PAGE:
Center for Manufacturing Research, Tennessee Technological University. Box 5077, Cookeville, TN 38505. © American Society for Engineering Education, 2013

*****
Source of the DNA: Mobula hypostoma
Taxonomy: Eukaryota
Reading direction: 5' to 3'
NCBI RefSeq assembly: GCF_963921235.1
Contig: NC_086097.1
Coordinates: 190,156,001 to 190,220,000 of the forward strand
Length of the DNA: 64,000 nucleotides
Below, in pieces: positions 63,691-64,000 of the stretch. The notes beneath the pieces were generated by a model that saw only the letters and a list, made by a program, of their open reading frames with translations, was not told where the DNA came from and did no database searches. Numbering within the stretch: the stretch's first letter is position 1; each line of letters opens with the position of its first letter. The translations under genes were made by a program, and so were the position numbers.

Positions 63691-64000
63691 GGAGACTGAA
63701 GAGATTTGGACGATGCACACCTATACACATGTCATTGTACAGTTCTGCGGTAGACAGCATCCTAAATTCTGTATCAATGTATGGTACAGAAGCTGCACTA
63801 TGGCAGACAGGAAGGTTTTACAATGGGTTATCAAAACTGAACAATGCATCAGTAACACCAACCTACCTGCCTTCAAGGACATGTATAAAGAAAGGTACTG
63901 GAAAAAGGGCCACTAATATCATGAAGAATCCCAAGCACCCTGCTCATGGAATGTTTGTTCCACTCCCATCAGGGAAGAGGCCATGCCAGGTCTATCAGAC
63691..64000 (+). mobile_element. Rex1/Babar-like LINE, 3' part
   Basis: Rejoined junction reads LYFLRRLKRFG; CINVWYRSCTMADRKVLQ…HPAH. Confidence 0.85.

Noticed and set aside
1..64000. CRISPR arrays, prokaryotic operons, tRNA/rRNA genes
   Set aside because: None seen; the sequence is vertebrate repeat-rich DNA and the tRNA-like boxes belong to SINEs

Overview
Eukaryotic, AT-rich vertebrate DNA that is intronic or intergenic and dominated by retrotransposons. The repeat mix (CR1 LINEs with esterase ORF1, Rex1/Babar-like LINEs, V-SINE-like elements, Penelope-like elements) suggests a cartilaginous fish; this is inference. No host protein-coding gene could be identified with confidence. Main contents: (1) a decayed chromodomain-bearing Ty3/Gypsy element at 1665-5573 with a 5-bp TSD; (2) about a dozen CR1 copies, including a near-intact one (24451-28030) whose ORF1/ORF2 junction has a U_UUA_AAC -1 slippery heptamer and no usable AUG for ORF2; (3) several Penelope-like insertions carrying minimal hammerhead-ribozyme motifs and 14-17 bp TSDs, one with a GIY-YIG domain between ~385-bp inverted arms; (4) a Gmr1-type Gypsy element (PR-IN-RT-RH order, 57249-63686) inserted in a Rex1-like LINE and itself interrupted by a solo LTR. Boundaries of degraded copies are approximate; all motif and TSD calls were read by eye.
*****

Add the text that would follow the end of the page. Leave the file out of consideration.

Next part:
2013 ASEE Southeast Section Conference problems. A variety of methods are used. For example, Hibbeler’s [9] chapter “Deflections of Beams and Shafts” includes successive integration of the load intensity and successive integration of the bending moment, singularity (Macaulay) functions, the moment-area method, and the principle of superposition. In a later chapter, “Energy Methods,” virtual work and Castigliano’s second theorem are used to determine deflections. As with mechanics of materials, there are many component machine design texts. All these texts assume that students have already taken a course in mechanics of materials. Shigley[10], Phelan [11] and Spotts [12] are notable classics, while Johnson [13] provided a new approach. Newer entries include Norton [14], Ugural [15] and Collins [16]. All these texts assume that students have taken mechanics of materials. This assumption is also true of most machine design courses. There are many different tools for solving such problems. Powerful graphing calculators often have symbolic and numerical capabilities for solving differential equations and for integration. Computer software includes specialty educational programs for mechanics of materials, small locally-written finite element codes, commercial finite element codes, computer algebra systems and related mathematical analysis programs and spreadsheets. With all these computer tools available, many faculty and students will still choose to write their code.